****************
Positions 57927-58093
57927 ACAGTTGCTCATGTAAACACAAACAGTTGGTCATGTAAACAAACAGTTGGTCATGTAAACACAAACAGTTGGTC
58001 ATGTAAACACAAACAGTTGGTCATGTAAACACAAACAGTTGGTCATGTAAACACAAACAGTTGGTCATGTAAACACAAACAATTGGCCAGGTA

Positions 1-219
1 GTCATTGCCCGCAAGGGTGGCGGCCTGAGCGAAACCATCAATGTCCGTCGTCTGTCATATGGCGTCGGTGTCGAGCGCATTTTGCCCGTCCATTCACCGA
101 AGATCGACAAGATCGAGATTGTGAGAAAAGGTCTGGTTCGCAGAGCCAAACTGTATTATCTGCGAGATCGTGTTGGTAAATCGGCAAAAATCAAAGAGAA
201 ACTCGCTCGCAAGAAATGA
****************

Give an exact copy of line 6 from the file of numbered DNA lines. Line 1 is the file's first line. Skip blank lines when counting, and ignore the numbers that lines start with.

101 AGATCGACAAGATCGAGATTGTGAGAAAAGGTCTGGTTCGCAGAGCCAAACTGTATTATCTGCGAGATCGTGTTGGTAAATCGGCAAAAATCAAAGAGAA